Markov Random Fields are probabilistic models capable of describing sets of random variables with a local dependence property (the Markov property) defined on a neighborhood system. Particularly on the context of image processing, pixels can be seen as vertices of a graph defined on a finite 2-dimensional lattice, and a neighborhood system can be defined based on their relative positions to construct a MRF.

The goal of `mrf2d`

is to provide a framework for the analysis of Markov Random Fields with pairwise interactions on 2-dimensional lattices, including Hidden Markov Random Fields. It introduces the S4 class `mrfi`

to describe interaction structures in a very general way, being able to adapt from very simple cases like the Ising Model to complex anisotropic models with different types of interaction.

A complete paper describing the details of the package and examples can be found at https://arxiv.org/abs/2006.00383.

You can install the stable version of `mrf2d`

from CRAN with:

The development version is available on the package’s Github page. It can be installed with the `devtools`

package by using

`mrf2d`

introduces a programming interface for the general Markov Random Field model in *Freguglia, Victor, Nancy L. Garcia, and Juliano L. Bicas. “Hidden Markov random field models applied to color homogeneity evaluation in dyed textile images.” Environmetrics (2019): e2613.* Using specific interaction structures and parameter restrictions can lead to important models as particular cases, such as the Potts model.

It introduces the S4 class `mrfi`

to represent interaction structures. The `mrfi()`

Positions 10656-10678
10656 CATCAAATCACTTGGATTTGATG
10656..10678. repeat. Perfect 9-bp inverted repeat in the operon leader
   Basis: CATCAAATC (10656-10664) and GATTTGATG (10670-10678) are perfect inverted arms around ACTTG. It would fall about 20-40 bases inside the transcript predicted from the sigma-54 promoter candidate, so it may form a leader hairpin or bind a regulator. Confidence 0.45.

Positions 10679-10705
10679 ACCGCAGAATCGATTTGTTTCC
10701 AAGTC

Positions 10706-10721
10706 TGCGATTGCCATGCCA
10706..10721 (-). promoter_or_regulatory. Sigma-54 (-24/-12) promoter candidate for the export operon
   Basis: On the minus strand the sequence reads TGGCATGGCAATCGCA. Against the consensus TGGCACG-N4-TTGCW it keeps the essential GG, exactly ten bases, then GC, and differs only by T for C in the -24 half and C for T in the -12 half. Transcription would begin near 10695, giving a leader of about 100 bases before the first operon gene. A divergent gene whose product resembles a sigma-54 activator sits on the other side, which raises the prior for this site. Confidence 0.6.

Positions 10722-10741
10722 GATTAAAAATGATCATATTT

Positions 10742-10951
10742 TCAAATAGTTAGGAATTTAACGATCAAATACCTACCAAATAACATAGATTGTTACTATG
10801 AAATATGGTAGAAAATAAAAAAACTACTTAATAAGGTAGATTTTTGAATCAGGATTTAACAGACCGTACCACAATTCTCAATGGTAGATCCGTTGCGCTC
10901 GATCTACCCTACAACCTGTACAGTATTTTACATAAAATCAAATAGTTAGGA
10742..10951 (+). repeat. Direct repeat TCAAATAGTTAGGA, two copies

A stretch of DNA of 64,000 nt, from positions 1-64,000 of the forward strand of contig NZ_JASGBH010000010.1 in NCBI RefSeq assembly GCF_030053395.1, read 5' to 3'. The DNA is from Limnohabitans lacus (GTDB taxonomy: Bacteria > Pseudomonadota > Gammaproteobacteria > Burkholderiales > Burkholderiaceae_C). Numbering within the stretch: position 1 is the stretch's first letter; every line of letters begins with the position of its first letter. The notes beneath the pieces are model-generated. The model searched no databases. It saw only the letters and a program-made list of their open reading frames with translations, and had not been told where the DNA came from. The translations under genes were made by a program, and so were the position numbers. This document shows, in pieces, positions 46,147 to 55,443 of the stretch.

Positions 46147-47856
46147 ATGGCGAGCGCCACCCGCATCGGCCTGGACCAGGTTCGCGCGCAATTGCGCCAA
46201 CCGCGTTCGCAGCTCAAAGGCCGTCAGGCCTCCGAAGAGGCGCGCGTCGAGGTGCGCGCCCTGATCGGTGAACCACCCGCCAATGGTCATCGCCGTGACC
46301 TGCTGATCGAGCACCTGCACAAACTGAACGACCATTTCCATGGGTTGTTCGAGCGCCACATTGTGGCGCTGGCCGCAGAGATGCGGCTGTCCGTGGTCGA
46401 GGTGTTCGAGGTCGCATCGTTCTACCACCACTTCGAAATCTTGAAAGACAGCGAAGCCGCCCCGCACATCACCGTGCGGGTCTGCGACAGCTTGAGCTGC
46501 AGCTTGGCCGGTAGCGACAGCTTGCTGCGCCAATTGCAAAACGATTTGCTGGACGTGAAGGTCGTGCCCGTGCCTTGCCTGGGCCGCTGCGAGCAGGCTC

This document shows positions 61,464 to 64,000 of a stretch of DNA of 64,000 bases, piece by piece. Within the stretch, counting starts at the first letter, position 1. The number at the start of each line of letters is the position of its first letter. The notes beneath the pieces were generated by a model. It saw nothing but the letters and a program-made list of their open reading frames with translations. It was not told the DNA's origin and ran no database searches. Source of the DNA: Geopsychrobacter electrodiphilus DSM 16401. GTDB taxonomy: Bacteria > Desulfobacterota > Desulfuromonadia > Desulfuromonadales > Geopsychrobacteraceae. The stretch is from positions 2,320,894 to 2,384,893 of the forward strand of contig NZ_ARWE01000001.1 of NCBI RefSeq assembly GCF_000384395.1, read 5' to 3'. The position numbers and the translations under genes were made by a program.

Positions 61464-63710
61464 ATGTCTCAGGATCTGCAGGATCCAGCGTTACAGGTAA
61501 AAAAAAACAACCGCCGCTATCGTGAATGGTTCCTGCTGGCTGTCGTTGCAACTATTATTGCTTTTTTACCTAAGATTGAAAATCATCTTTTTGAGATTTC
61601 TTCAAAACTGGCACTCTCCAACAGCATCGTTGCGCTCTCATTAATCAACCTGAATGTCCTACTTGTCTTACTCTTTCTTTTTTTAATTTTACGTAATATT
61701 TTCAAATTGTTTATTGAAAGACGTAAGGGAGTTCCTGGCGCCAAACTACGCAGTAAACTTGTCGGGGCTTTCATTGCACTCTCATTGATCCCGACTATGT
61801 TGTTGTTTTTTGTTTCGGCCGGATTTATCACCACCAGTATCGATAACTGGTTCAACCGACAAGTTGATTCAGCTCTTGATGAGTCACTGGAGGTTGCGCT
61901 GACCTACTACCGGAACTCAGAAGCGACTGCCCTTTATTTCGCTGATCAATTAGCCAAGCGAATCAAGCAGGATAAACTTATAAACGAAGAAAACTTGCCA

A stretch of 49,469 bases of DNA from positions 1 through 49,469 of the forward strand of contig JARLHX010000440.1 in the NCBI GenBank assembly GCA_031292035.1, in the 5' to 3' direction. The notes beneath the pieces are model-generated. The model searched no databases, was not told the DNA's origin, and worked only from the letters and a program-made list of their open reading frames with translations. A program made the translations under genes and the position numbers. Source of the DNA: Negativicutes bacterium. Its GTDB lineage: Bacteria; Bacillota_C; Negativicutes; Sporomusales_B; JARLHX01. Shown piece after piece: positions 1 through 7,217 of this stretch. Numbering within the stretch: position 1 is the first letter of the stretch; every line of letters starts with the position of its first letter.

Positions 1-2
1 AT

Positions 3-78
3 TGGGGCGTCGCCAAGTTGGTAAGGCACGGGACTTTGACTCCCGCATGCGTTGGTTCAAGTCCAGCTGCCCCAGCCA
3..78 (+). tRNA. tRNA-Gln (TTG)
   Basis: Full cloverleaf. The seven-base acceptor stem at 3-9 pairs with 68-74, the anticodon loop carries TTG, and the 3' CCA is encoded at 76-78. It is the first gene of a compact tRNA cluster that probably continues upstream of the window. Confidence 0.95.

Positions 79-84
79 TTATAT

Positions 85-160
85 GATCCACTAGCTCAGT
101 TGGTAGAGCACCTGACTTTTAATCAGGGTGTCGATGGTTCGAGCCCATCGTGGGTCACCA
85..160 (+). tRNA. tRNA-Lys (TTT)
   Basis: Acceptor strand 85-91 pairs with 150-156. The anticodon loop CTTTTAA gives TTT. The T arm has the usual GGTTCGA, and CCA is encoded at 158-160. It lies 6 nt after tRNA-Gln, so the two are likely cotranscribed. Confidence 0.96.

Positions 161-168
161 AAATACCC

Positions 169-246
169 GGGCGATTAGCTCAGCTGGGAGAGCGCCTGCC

function can be used to create these objects representing interaction structures with relative positions included based on the norm of the relative position (distance) or explicitly specified

```
interact <- mrfi(max_norm = 1, positions = list(c(4,2)))
interact
#> 3 interacting positions.
#> rx ry
#> 1 0
#> 0 1
#> 4 2
plot(interact)
```

Potentials (parameters) are represented by three-dimensional arrays, where rows and columns represent pixel label values and slices represent interacting positions.

```
potentials <- expand_array(c(-0.9, -0.9, 0.2), family = "oneeach", C = 1, mrfi = interact)
potentials
#> , , (1,0)
#>
#> 0 1
#> 0 0.0 -0.9
#> 1 -0.9 0.0
#>
#> , , (0,1)
#>
#> 0 1
#> 0 0.0 -0.9
#> 1 -0.9 0.0
#>
#> , , (4,2)
#>
#> 0 1
#> 0 0.0 0.2
#> 1 0.2 0.0
```

The negative values out of diagonal means different “colors” are less likely in that relative position.

The package has many built-in functions for sampling, potentials estimation and hidden MRF model fitting (used for image segmentation), but it also provides all the basic stack of computations used to implement algorithms for MRF models, making it suitable for development of research in Markov Random Field models.

```
set.seed(1)
img_dim <- c(200,200)
Z <- rmrf2d(img_dim, mrfi = interact, theta = potentials, cycles = 60)
dplot(Z, legend = TRUE)
```

If you’re interested in contributing or found a bug or error, please file an issue. Contributions can be done in form of code optimization, new ideas, discussing new structures, etc.